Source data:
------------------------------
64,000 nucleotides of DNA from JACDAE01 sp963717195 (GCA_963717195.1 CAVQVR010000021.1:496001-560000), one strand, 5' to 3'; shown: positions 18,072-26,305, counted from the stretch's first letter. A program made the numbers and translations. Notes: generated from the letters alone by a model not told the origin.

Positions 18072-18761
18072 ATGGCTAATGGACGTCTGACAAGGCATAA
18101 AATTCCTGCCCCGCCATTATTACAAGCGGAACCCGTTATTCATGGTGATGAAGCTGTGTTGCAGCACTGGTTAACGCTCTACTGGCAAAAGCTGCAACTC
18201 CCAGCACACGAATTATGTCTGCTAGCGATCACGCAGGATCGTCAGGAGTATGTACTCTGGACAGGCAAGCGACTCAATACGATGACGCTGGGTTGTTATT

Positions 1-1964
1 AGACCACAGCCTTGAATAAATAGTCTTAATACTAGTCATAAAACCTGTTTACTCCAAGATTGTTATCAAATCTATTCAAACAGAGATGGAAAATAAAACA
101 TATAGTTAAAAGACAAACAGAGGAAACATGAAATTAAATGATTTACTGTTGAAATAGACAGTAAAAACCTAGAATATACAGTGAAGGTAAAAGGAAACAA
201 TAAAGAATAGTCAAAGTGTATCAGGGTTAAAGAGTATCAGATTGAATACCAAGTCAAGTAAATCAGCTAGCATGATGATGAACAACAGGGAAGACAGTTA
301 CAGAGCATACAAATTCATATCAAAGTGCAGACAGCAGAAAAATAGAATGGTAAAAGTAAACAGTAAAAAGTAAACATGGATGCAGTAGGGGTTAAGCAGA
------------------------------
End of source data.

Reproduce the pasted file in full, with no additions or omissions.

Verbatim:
64,000 nucleotides of DNA from JACDAE01 sp963717195 (GCA_963717195.1 CAVQVR010000021.1:496001-560000), one strand, 5' to 3'; shown: positions 18,072-26,305, counted from the stretch's first letter. A program made the numbers and translations. Notes: generated from the letters alone by a model not told the origin.

Positions 18072-18761
18072 ATGGCTAATGGACGTCTGACAAGGCATAA
18101 AATTCCTGCCCCGCCATTATTACAAGCGGAACCCGTTATTCATGGTGATGAAGCTGTGTTGCAGCACTGGTTAACGCTCTACTGGCAAAAGCTGCAACTC
18201 CCAGCACACGAATTATGTCTGCTAGCGATCACGCAGGATCGTCAGGAGTATGTACTCTGGACAGGCAAGCGACTCAATACGATGACGCTGGGTTGTTATT

Positions 1-1964
1 AGACCACAGCCTTGAATAAATAGTCTTAATACTAGTCATAAAACCTGTTTACTCCAAGATTGTTATCAAATCTATTCAAACAGAGATGGAAAATAAAACA
101 TATAGTTAAAAGACAAACAGAGGAAACATGAAATTAAATGATTTACTGTTGAAATAGACAGTAAAAACCTAGAATATACAGTGAAGGTAAAAGGAAACAA
201 TAAAGAATAGTCAAAGTGTATCAGGGTTAAAGAGTATCAGATTGAATACCAAGTCAAGTAAATCAGCTAGCATGATGATGAACAACAGGGAAGACAGTTA
301 CAGAGCATACAAATTCATATCAAAGTGCAGACAGCAGAAAAATAGAATGGTAAAAGTAAACAGTAAAAAGTAAACATGGATGCAGTAGGGGTTAAGCAGA